Microsoft’s HoloLens Development Edition augmented reality headset has been shipping to American and Canadian customers since late March. Soon, developers from other select areas of the world will be able to take the technology for a spin, the company announced Oct. 12.
Interested developers in Australia, France, Germany, Ireland, New Zealand and the United Kingdom can now preorder the $3,000 (USD) device with a ship date in late November. “In welcoming these six new countries, October 12, 2016 marks another major milestone for us,” wrote Alex Kipman, a Microsoft Windows and Devices Group technical fellow, in a blog post. “Each of these moments bring us closer to a more personal way of interacting with technology.”
Microsoft first unveiled HoloLens in January 2015, billing the device as a “self-contained holographic computer.” Unlike the vast majority of augmented and virtual reality headsets vying for the attention of today’s consumers and technology buyers, the Windows 10-powered headset doesn’t require users to be tethered to a PC (or a video game console in the PlayStation VR’s case) or encase their smartphones in a visor.
Using a custom holographic processor, along with an Intel chip and an array of sensors, HoloLens can project 2D and 3D images onto the wearer’s environment, creating interactive mixed-reality experiences. For instance, the Skype app for HoloLens can be used to conduct video calls in which participants can help guide repairs or assist in other tasks, complete with hand-drawn annotations that appear in the user’s environment.
So far, developers have published more than 80 HoloLens apps to the Windows Store. To explore the hardware’s viability in the enterprise, Microsoft has been collaborating with design software maker Autodesk, Volvo and NASA’s Jet Propulsion Laboratory, among other commercial partners. In August, Microsoft launched the HoloLens Commercial Suite, a $5,000 bundle that includes the Development Edition hardware along with business-focused features like Azure Active Directory support, Windows Store for Business and a kiosk mode.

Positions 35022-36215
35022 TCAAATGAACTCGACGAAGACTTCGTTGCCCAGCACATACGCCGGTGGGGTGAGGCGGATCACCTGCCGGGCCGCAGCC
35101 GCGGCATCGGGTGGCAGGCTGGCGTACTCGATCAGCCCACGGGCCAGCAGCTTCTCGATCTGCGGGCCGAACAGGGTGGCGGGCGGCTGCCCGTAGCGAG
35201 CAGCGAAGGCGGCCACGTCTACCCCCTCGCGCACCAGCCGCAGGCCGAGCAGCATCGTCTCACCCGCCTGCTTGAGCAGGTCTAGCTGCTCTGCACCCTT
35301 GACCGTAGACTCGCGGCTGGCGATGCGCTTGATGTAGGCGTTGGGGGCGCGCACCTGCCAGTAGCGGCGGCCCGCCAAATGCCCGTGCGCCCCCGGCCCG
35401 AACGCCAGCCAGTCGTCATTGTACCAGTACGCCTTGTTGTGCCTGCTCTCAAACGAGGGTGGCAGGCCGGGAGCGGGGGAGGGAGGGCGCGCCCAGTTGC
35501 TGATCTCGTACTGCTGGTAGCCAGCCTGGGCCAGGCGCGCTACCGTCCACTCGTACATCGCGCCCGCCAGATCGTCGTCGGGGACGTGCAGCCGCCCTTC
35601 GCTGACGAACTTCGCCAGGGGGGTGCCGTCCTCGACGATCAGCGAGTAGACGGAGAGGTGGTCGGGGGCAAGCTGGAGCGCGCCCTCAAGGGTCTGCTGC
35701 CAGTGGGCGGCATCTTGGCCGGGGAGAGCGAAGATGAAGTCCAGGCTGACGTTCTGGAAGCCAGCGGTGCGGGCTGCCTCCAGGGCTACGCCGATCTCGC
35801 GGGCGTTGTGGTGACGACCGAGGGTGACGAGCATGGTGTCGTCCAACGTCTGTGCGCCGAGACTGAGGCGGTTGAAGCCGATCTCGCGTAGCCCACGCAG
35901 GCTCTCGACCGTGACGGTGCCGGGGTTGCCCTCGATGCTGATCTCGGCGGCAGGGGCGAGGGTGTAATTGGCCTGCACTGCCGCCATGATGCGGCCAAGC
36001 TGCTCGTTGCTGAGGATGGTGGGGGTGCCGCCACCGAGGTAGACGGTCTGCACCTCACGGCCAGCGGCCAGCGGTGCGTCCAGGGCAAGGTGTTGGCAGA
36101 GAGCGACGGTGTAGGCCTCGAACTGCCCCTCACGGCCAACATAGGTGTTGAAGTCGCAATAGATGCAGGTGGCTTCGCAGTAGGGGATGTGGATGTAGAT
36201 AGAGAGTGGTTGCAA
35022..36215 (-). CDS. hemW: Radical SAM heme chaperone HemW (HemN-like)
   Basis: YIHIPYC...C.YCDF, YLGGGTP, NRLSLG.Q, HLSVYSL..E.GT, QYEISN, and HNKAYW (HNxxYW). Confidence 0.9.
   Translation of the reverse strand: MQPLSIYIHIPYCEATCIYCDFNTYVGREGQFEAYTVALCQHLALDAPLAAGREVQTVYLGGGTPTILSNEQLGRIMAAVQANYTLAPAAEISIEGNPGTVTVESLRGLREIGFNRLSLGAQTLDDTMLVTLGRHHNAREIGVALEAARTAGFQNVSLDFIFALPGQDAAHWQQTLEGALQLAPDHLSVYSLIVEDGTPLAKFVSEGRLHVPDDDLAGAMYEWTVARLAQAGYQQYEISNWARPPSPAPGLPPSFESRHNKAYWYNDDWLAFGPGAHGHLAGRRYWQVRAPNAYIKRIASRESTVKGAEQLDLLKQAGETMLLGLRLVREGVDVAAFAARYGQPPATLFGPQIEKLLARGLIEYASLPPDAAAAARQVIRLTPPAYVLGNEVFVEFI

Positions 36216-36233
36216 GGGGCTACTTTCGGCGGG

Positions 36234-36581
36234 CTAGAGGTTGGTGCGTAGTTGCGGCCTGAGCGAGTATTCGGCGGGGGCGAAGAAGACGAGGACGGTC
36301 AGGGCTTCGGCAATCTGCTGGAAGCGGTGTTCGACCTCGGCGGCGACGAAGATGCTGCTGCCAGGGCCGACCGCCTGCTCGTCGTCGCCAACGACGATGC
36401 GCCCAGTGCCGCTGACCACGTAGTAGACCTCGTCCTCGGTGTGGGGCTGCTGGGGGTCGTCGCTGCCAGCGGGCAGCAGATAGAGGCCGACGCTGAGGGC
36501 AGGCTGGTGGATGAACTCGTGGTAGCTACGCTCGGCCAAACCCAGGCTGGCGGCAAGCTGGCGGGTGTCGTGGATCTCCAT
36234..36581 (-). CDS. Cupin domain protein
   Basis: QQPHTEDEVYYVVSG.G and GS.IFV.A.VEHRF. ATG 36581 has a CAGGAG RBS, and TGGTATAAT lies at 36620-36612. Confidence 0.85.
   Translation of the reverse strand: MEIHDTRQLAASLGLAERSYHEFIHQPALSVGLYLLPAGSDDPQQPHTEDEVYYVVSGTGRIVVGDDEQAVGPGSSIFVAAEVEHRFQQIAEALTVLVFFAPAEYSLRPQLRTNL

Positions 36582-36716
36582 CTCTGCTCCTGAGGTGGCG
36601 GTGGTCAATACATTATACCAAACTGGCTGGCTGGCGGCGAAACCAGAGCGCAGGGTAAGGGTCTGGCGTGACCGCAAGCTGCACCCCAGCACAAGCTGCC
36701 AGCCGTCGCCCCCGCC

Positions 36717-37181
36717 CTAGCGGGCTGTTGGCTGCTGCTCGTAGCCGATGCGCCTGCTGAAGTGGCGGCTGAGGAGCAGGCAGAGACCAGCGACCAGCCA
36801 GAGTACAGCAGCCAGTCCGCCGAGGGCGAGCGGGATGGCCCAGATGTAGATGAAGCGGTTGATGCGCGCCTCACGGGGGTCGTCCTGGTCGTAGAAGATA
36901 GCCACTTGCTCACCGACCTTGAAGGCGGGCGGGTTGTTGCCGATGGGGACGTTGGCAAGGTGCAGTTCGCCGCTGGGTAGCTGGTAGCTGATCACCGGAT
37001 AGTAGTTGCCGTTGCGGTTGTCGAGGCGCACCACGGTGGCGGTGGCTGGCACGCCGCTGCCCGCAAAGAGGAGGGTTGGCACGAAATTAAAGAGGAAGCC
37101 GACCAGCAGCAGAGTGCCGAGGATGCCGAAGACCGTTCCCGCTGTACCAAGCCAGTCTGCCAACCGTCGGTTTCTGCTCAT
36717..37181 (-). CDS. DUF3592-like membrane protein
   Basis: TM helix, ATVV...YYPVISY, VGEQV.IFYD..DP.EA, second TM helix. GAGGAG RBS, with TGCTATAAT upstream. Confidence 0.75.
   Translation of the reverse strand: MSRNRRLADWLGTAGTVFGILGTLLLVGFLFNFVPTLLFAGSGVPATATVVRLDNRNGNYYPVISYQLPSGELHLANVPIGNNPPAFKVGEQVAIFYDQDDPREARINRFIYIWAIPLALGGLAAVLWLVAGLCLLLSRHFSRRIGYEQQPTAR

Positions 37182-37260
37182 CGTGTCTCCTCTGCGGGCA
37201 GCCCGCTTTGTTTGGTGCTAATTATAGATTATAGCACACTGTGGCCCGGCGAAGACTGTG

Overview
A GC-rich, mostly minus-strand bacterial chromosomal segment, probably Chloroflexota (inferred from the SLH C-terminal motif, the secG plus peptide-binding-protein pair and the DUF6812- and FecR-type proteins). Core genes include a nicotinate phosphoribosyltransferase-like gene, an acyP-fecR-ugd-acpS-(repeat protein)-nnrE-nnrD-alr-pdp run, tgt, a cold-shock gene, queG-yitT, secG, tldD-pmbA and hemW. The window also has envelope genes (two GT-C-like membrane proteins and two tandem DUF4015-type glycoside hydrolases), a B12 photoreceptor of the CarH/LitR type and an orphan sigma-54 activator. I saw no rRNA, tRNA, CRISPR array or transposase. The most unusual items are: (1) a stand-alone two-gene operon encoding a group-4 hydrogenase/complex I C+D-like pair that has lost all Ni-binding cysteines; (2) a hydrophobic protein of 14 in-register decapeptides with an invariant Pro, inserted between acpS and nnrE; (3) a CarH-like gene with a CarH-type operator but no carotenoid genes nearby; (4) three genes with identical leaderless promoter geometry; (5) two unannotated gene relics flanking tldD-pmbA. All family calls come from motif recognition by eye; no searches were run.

According to a recent forecast from IDC, businesses will help push the market for augmented reality and virtual reality (AR/VR) products to staggering new heights over the next few years.
The analyst group predicts that the AR/VR market will reach $162 billion in 2020 from just $5.2 billion this year. Consumers looking to explore virtual worlds will undoubtedly fuel demand, but enterprises are also expected to turn to AR/VR technologies to boost productivity and improve collaboration.
“The rise of new, less expensive hardware will put virtual and augmented reality technology within the grasp of a growing number of companies and individuals. But, as always, what people can do with that hardware will depend upon the applications and services that power it,” said IDC Vice President Tom Mainelli in a statement.
“In the coming years, we expect developers to create a wide range of new experiences for these devices that will fundamentally change the way many of us do work,” he said.